Paul Klee – Ad Parnassum
Landmarks of Swiss Art
- A profound study of Paul Klee’s painting Ad Parnassum, a key work in the painter’s oeuvre
- Examines the origins of Klee’s search for polyphonic painting analogous to polyphonic music
In the 1920s, German-Swiss artist Paul Klee (1879–1940) began his long-lasting engagement with polyphonic art—multi-voiced way of painting analogous to music.
A relentless experimenter, Klee began these studies while teaching at the Bauhaus in Dessau, developed them further during his tenure at the art academy in Düsseldorf, and brought them to conclusion after his return to Switzerland in 1933. In this book, distinguished art historian Oskar Bätschmann explores Klee’s seminal painting Ad Parnassum (1932). Painted shortly after the artist’s departure from the Bauhaus, it symbolises a new era, also one of Klee’s own self-discovery. Bätschmann documents how the artist strove for a connection of music and painting in his colour hues and in the rhythmic movement of coloured dots.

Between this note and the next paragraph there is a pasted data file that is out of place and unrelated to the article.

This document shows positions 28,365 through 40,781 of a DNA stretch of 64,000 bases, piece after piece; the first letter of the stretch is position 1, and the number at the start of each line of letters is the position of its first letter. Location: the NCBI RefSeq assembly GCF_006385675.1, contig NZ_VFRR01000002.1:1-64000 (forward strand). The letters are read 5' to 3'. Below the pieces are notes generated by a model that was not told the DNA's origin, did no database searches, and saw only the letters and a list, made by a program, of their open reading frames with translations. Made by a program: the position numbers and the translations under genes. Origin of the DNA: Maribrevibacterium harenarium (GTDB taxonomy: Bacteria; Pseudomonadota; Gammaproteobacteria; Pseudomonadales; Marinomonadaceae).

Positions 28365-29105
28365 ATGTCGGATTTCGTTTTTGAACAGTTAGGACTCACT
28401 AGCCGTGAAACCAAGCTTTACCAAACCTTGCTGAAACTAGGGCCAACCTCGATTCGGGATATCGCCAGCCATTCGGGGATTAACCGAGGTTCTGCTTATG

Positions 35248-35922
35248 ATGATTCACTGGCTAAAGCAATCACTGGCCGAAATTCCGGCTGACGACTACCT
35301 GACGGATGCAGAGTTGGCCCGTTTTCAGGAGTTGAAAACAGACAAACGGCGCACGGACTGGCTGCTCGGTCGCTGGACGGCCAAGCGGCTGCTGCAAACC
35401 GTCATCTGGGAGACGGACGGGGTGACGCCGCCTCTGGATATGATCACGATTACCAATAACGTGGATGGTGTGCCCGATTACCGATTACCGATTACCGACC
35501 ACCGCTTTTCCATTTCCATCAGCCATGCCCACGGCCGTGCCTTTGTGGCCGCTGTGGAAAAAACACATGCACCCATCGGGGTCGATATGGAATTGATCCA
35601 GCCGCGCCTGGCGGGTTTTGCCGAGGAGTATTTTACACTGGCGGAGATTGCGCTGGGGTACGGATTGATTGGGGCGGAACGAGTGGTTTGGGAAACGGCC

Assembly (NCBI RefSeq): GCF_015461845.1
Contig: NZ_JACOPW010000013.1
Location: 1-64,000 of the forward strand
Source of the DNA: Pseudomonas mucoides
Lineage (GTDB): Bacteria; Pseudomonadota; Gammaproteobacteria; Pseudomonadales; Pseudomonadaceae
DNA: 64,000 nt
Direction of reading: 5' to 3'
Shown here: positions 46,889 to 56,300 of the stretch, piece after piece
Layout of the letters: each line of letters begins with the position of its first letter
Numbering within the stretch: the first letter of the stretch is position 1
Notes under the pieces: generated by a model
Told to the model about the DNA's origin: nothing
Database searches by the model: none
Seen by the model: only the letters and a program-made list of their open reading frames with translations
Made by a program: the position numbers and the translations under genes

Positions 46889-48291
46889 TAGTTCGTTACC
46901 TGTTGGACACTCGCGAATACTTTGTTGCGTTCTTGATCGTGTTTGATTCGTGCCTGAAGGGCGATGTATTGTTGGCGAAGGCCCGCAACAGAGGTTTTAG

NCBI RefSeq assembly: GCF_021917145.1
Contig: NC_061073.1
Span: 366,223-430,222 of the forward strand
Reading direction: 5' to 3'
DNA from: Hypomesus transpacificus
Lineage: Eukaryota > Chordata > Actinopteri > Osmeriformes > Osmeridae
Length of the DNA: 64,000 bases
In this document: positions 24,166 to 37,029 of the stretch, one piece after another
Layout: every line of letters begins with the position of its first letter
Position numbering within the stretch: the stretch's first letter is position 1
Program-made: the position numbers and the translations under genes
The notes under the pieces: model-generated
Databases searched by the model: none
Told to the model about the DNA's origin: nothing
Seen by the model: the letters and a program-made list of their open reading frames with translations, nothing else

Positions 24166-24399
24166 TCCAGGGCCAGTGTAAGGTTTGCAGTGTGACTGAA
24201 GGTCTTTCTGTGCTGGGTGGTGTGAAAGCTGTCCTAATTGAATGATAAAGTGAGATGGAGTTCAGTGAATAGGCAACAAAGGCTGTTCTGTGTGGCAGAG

Richly illustrated, this book places Klee’s polyphonic understanding of art in an art-historical context by using this key work and offers insight into the synesthetic thinking that emerged in the art world during that time.
Text in English and German.